The UK-based grocery chain Tesco said it halted production at a factory in China on Sunday after a British newspaper reported the factory used forced labor to produce charity Christmas cards for the supermarket, the AP reports. Tesco said it also launched an investigation of the Chinese supplier it hired to make the holiday cards, Zheijiang Yunguang Printing, after the Sunday Times raised questions about the factory's labor practices. The newspaper said the potentially problematic provenance of the cards came to light when a 6-year-old girl in south London found a card in her box already had a message written inside. It read: "We are foreign prisoners in Shanghai Qinqpu prison China forced to work against our will. Please help us and notify human rights organization."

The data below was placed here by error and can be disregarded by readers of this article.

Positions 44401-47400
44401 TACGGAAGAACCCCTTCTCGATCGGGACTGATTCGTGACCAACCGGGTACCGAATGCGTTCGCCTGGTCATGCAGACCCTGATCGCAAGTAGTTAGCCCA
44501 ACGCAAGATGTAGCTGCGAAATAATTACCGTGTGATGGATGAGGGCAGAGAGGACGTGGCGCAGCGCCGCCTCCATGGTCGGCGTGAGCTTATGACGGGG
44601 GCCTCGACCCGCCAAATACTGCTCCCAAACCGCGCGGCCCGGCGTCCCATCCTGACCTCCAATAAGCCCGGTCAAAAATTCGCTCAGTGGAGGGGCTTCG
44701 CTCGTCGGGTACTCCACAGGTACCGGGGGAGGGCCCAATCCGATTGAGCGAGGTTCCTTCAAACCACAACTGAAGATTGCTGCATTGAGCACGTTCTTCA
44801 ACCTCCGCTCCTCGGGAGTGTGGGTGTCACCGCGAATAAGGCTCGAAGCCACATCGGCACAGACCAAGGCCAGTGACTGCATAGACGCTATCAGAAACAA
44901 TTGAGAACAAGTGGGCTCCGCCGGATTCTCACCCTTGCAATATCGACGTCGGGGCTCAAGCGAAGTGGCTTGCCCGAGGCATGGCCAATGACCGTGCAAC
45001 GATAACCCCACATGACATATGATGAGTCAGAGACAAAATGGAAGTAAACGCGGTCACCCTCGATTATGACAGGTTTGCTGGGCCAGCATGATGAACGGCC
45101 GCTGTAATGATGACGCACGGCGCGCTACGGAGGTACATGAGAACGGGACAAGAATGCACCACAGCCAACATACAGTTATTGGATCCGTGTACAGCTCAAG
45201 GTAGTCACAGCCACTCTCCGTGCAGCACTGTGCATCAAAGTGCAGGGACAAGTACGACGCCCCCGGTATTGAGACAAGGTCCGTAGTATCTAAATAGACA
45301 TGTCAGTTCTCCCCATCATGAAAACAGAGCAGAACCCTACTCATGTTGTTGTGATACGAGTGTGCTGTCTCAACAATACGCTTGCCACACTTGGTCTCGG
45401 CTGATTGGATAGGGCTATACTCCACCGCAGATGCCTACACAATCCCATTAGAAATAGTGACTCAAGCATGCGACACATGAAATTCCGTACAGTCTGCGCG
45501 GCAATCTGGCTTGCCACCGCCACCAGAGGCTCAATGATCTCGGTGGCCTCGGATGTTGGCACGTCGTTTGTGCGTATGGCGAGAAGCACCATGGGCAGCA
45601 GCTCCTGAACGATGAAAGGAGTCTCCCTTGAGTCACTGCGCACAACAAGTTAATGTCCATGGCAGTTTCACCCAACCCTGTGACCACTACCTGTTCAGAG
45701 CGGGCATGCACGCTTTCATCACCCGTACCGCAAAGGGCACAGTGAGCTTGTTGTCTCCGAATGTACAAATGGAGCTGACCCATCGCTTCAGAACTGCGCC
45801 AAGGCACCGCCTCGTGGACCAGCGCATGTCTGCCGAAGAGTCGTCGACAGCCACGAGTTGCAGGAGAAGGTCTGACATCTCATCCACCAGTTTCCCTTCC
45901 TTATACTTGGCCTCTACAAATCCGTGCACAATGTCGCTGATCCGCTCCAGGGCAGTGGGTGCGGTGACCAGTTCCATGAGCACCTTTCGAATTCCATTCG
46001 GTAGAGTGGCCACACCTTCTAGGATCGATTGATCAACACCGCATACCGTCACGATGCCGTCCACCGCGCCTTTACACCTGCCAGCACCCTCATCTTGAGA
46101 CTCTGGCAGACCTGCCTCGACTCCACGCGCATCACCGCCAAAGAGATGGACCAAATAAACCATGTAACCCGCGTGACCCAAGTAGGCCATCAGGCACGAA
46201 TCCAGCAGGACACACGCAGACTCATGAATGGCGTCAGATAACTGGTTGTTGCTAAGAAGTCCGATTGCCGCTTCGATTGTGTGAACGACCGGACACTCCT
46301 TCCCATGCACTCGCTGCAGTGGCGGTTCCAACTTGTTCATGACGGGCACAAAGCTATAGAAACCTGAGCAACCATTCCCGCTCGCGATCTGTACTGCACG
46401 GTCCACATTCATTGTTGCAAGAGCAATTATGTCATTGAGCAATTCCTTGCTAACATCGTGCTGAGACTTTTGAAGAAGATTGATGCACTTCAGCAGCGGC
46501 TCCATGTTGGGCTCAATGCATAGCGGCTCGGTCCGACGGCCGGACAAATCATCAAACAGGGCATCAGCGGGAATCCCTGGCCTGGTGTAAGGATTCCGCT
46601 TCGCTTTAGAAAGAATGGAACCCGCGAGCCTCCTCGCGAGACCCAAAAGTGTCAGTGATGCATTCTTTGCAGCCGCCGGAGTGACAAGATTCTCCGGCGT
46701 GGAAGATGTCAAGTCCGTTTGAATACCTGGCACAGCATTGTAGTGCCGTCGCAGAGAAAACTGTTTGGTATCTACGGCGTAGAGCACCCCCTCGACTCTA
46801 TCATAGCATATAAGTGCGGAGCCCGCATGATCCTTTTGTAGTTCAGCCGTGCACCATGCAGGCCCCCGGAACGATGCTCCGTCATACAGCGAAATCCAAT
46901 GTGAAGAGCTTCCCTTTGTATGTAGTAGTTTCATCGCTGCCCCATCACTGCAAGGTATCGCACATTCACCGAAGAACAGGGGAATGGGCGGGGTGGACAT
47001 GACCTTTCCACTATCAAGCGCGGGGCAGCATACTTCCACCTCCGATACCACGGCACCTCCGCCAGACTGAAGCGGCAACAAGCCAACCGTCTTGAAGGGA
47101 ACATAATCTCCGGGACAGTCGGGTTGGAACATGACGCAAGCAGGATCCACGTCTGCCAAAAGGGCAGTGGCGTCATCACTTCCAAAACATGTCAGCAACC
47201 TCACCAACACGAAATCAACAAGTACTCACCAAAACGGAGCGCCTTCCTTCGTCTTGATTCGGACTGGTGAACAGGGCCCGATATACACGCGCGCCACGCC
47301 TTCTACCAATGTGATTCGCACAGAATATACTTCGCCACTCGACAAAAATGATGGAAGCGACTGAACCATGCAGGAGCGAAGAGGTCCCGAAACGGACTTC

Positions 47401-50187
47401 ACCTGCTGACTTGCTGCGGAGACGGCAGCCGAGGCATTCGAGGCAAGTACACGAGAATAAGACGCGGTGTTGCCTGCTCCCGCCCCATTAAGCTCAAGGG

The writer asked whoever received the note to contact Peter Humphrey, a former British journalist who was detained in China while working as a corporate investigator and spent time at the same Shanghai prison. The London girl's father, Ben Widdicombe, said Sunday they at first thought the message was a prank. "On reflection, we realized it was actually potentially quite a serious thing," he said. So he passed it on to Humphrey, who told the BBC he thinks he knows who wrote the message. He said he won't identify the person for fear the inmate would face retribution. Humphrey said he was "pretty sure" it was put inside the card by a group of prisoners as a collective request for help. Tesco said it was "shocked" by the discovery and would never allow prison labor in its supply chain.
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